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Haslett talks a good game, but he's coaching losers
By Jeff Gordon
STLTODAY.COM SPORTS COLUMNIST
Tuesday, Sep. 30 2008
Rams interim coach Jim Haslett said all the right things Monday after Chip
Rosenbloom introduced him as coach.
“I promise you they’ll play hard, I will say that,” he told reporters. “They
will play hard or they’re not going to be here. We’re going to give it
everything we’ve got. We’ll try to keep the mental errors to a minimum, but
they will play hard. That’s one thing I will promise you.”
OK, that’s a start. Rams fans will appreciate that pledge. But Haslett has a
lot to prove in a very short period.
Watching the Rams play has been painful. Losses in 17 of 20 games made this
franchise one of the biggest bummers in all of sports. This team lost its
spirit last season and couldn’t get it back this summer, despite the addition
of several hard-working rookies.
The Rams have had no life, no collective sense of purpose, no apparent
leadership on or off the field. The Buffalo Bills (4-0) have all those things
-– and the contrast between the teams became jarring in the second half of
“They have a couple things we don’t have right now and that is things we have
to get,” Haslett said. “They have great confidence, they have great swagger,
they have poise, they think they can win and right now we are not at that
How do the Rams get there? Haslett said his team must find ways to win games.
That will be difficult, because these guys are losers.
Haslett will have to win the players over. He must convince them that he can
lead them back if they are willing to follow.
This is a tall order, since Haslett failed to inspire sustained effort from his
charges during his two-plus years as defensive coordinator.
Were Haslett and his players victims of the organization’s overall ineptitude
and malaise? Or did they just fail?
Perhaps we’ll get the answer during the next 12 games. Haslett’s challenge is
to change the whole environment at Rams Park, which is no small task for an
He must rally people to this cause. By changing the atmosphere, perhaps the
revamped leadership group can coax progress from this hapless bunch.
Haslett will at least look and act the part of head coach. He can command the
room, unlike Scott Linehan. He gets your attention when he is mad.
On a base level -– where you have to get with some players -– Haslett seems
ready to rumble. He got in plenty of scrapes during his NFL career. He can get
in another man’s face.
But how does he separate himself from the failure of the past 2-plus seasons?
How does he move from being part of the problem to providing solutions?
How does he go from explaining away failure to eliminating it? Too often in the
past two-plus seasons, Haslett often excused or downplayed defensive breakdowns.
During Monday’s news conference, he was asked if he was satisfied by the play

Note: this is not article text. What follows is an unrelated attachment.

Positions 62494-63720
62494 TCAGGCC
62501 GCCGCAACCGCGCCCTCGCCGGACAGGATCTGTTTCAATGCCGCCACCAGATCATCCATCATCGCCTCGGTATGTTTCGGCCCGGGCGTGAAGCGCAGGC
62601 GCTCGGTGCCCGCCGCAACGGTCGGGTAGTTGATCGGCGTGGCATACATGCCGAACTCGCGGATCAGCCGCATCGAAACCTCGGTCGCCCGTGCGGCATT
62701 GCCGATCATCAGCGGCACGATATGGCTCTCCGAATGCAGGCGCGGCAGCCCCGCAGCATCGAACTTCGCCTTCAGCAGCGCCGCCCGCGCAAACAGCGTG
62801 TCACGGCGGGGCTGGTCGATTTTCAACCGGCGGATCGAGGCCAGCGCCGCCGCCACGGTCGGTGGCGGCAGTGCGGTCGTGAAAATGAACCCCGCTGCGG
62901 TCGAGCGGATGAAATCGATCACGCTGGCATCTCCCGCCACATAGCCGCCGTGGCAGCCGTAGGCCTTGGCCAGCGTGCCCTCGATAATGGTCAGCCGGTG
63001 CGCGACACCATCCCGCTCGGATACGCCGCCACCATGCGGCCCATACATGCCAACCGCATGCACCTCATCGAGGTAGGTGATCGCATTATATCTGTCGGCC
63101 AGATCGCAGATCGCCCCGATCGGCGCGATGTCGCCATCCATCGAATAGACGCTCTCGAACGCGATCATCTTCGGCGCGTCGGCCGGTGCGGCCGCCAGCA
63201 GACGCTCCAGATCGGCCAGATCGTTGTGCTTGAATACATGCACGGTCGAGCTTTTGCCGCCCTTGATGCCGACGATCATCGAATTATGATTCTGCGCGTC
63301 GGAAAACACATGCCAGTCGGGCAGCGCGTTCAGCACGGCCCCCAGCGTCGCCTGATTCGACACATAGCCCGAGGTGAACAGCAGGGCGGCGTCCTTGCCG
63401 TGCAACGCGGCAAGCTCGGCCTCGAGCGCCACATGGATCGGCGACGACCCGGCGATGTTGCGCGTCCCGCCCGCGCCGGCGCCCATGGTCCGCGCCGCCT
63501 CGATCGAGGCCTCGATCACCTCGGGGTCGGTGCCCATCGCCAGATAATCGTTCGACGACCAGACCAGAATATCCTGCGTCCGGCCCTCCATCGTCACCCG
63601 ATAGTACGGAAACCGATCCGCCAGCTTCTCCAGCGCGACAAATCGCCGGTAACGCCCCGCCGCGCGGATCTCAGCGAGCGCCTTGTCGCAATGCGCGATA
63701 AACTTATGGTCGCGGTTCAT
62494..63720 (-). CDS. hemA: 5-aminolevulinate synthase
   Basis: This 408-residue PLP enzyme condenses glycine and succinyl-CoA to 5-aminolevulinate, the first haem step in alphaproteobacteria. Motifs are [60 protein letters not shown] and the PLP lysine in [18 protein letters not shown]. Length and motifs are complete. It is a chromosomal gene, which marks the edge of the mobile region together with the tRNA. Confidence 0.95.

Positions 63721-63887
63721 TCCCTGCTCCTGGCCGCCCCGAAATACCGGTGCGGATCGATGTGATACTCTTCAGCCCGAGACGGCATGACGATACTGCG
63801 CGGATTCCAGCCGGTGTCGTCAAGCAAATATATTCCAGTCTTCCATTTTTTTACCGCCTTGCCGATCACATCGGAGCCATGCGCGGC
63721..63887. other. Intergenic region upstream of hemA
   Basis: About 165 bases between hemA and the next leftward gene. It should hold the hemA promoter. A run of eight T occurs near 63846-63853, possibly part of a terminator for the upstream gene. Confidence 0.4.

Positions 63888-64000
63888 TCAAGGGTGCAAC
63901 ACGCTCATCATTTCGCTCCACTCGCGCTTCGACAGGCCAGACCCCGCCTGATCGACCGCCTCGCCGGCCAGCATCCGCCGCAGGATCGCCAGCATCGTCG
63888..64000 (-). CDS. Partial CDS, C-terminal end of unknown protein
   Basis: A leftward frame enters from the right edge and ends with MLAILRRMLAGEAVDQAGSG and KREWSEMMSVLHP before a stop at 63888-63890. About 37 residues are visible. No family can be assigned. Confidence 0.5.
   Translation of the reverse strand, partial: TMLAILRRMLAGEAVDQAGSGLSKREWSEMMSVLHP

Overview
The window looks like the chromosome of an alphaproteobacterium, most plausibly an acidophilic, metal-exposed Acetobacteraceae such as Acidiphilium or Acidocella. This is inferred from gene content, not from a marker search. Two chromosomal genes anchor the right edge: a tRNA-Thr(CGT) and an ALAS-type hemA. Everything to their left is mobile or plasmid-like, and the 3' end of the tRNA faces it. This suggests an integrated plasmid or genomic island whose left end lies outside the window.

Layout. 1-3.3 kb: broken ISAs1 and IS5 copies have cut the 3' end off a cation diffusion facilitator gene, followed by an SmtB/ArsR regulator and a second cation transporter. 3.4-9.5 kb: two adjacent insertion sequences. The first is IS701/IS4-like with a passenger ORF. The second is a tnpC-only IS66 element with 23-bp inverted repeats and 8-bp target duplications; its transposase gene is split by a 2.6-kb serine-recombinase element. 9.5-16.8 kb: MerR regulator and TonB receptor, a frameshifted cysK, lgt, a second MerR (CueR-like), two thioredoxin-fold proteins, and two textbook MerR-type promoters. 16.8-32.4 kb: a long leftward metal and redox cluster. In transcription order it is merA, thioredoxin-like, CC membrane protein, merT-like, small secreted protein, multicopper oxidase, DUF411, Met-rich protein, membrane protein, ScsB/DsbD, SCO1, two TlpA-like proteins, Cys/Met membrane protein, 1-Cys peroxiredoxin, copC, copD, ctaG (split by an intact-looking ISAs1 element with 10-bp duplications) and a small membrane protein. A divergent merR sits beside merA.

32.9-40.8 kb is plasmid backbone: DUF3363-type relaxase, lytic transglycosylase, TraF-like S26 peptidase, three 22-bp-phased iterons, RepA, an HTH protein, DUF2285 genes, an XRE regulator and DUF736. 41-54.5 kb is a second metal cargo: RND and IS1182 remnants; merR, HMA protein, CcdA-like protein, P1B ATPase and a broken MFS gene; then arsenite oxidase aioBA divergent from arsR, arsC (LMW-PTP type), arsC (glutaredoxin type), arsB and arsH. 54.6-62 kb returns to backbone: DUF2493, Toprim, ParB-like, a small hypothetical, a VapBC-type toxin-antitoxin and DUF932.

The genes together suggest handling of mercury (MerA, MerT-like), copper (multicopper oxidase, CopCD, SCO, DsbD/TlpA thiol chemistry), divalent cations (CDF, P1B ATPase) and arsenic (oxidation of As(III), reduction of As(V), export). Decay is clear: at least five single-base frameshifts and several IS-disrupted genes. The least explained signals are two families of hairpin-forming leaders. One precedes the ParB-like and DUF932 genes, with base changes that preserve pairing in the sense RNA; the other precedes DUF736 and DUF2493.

of his defense this season.
“Come on,” he said. “The first three games we played poorly. I thought we
played pretty well yesterday, held a team down, gave up a couple of big plays,
but for the most we did what we wanted. I thought the guys played hard. That
one turnover . . . we had about three of four more chances for turnovers we
didn’t get. I thought they played the best game of the year and that’s
something we can build on. They had fun, they were running around jumping on
piles, like I said. The first three games, no. You know the answer to that, we
didn’t play very well.”
In reality, the Rams weren’t good enough Sunday, either. They played a great
half, then folded when the game turned against them. They did lots of good
things, then allowed one devastating big play after another.
The Rams were more competitive for most of the Bills game, but they didn’t play
winning defensive football. Buffalo outscored them 25-0 in the second half.
Haslett doesn’t want to beat down his players in public, given their battered
state. But they are what they are -– losers. They are 3-17 since the start of
last season and 7-24 since Week 6 of the ’06 season.
Maybe they are in a fragile emotional state. But this is football. There are
lots of Xs and Os, but it boils down to this: TACKLE AND BLOCK.
We all expect Haslett to jump ugly on these guys and push them way out of their
comfort zone. The Rams are used to losing. Most of them seem OK with it.
That has to change. Linehan is gone, so the Rams can no longer cite their
overmatched head coach as the problem. Now the Rams have a head coach who has
been through it all. They have a coach who has won games and earned individual
The players must respect his background. But will they respond to his coaching?
“Hopefully we can turn this thing around,” Haslett said. “I don’t know the
offensive players as well as I know the defensive guys, but I’ve been around
the offensive guys. I do know the makeup of most of the guys in the locker room
and I think they do have a thirst and they want to get this thing right and we’
re going to do the best we can at it."
Wish him luck.
Re: Haslett talks a good game, but he's coaching losers
Uh yeah, sorry about that second half guys. We were winning and we really needed to get scott out of here, so we just decided to let Buffalo make a few big plays, and wallah here we are.
Re: Haslett talks a good game, but he's coaching losers
I think he will do better than Linehan, but I doubt this team will win too many games.
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